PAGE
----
Concerned that India might just lose its leadership position, NITI Aayog, the government think tank, convened a meeting with two-wheeler manufacturers last fortnight, pulling them up for not investing in the EV transition as well as suggesting a stiff time line to them: by 2025, all new ICE-based two-wheelers would be banned.
That has not gone down well with the big beasts of the business such as Bajaj Auto, the TVS group, and Hero Motors. They have hit back publicly against the government, saying such a move will impact jobs and pointed out that even the basic requirement of a robust battery manufacturing and charging infrastructure is not in place.
They have a point. But the sobering news
is that a bevy of Indian start-ups — Ather Energy, 22 Motors, Tork Motors, and Revolt Intellicorp (from Micromax founder Rahul Sharma) — have already quietly jumped onto the electric two-wheeler bandwagon while the big boys still wait and watch.
These start-ups are collectively putting in over $500 million to design and make electric two-wheelers and create the charging infrastructure to make EVs a reality. They are getting the backing of Indian and global companies
and PE funds.
“We already have a credible EV industry in place. Our company has already spent Rs 300 crore on R&D,” said Ather Energy CEO and founder Tarun Mehta, who has recently raised $51 million, a large part of it from Flipkart founder Sachin Bansal.
These manufacturers hope that in next three years, they will achieve scale and be able to sell 1.5-2 million electric two-wheelers per annum. To achieve this, they are working on building a charging infrastructure.
To give comfort to customers, they are banking on a simple, low-cost, solution – offering inexpensive 5 ampere chargers and, if needed, a docket for the battery to charge in homes.
Ather is incorporating the charger within the cost of the vehicle. It is supporting this with a plan to put in over 6,000 charging stations in 30 cities over five years. The goal is that no one should have to travel more than 4 km to get to a charging station.
Gurugram-based 22 Motors is working on an innovative solution. The company, in which Taiwanese two-wheeler manufacturer KYMCO has taken a 25 per cent stake, has put in two portable batteries of 5 kg each in its scooters (instead of one) to make it easier for consumers.
It will support customers by setting up swapping stations for batteries with charging infra in six cities. “Though average driving in scooters is not more than 15-30 km a day, we are setting up 40 swapping stations from where they can pick up a fully-charged battery without wasting time. We plan to launch this by September,” said Parveen Kharb, managing director, 22 Motors.
Kharb is roping in the small kinara shops to set up a mini swapping station where they can have chargers for, say, two batteries (cost Rs 15,000) to create a third alternative.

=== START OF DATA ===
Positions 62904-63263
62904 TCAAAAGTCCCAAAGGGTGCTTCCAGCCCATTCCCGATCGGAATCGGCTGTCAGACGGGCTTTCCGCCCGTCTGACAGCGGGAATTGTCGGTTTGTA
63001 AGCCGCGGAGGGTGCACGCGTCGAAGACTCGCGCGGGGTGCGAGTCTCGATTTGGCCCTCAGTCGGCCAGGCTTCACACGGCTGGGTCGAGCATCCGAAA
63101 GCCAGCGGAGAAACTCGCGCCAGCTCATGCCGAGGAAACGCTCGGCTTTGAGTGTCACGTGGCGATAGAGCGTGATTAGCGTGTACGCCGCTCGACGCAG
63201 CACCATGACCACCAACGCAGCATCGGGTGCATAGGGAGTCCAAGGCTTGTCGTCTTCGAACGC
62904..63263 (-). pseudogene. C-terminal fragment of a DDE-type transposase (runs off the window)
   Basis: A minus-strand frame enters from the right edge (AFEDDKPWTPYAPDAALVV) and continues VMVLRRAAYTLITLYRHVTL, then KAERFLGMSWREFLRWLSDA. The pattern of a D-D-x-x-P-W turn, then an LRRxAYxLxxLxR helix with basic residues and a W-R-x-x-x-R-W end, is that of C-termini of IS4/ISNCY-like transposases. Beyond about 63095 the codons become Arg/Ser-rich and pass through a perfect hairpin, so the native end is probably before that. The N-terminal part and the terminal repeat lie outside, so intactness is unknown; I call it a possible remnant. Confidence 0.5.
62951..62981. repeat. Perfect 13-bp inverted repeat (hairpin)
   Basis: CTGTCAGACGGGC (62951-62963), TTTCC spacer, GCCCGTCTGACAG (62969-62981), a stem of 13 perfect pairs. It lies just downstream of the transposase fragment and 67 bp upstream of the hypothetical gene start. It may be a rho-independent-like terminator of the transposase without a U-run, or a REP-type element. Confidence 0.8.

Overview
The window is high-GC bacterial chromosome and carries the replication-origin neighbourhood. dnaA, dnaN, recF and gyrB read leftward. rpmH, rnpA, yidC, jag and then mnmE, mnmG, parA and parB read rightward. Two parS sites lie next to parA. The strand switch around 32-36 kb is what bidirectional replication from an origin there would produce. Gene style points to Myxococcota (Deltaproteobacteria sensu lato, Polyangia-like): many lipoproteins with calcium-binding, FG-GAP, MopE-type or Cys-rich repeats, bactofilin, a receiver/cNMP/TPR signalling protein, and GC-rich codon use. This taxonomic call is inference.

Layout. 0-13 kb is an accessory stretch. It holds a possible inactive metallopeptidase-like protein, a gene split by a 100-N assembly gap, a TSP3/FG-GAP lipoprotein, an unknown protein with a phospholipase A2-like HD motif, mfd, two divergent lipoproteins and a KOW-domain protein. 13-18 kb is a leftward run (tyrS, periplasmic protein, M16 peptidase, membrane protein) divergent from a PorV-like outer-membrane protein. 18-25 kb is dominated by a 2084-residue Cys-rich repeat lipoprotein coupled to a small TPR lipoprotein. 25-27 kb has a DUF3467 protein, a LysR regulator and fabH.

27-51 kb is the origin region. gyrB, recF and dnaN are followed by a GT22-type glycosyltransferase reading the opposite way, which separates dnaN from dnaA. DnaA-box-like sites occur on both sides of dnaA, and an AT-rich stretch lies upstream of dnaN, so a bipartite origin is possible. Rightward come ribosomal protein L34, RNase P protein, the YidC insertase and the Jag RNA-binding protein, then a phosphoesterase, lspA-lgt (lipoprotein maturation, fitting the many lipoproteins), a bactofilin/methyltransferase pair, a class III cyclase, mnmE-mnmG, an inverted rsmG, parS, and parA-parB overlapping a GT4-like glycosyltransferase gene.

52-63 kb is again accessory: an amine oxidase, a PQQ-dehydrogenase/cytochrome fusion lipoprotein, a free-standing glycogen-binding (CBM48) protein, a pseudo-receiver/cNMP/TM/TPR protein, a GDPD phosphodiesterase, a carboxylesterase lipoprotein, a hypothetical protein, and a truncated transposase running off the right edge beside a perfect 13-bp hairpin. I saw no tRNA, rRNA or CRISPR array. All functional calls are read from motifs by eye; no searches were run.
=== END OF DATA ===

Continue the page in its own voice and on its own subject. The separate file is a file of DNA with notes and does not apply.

Seeing a business opportunity here, many independent players are joining the party. For instance, Panasonic has just announced it will set up 100,000 charging stations in over 25 cities by 2024 to power a million vehicles.
The bigger problem is that, unlike China, there is virtually no domestic manufacturing of the lithium-ion battery, which constitutes 30-40 per cent of the cost of a two-wheeler (although many, such as Maruti Suzuki with Mitsubishi) have made announcements. So, it has to be imported.
Nonetheless, Ather is assembling the battery packs in India. While the cost stands at $200 for 1 KwH, Ather expects this to go down to half in a few years. The company has already localised 40 per cent of the total battery cost.
It’s not that difficult. A full 70 per cent of the cost of the battery is in cells. Yet, experts say 80 per cent of the cell costs can be localised and only a few raw materials need to be imported such as nickel, lithium, and cobalt. With sufficient volumes, it becomes far cheaper to make them in India than import.
Localisation has been a key focus for Pune-based Tork Motors, in which Bharat Forge has taken a stake. Kapil Shelke, its founder and CEO, says that they worked for two years to ensure that 95 per cent of the components and software, including all the motors, chargers, telematics, and battery management systems etc., are built in house for its 125-150 cc bike, except the battery.
“We are already starting with a 60 per cent localisation of the mobike with primarily the battery being imported from China and Korea. Many of the components are being made by Bharat Forge,” said Shelke.
like ION Energy are offering battery management systems (the software) as well as batteries customised for vehicles.
One major stumbling block is, of course, the 60 per cent price difference between ICE and electric models (without a government subsidy of up to Rs 22,000), even though the operating costs of an electric model are one tenth those of an ICE-powered scooter.
22 Motors is planning to lease out the batteries for rental rather than bundling the cost with the scooter to reduce the upfront cost.
Ather’s financing model allows a consumer to pick a scooter by paying a refundable fee and then a monthly fee. This brings down the total outgo of running an electric scooter to a level similar to that of an ICE-powered scooter.
The big two-wheeler boys might think that 2025 is too short a time for a brave new world of all-electric two-wheelers. But with some start-ups aggressively preparing to scale up, at least consumers will have more choice.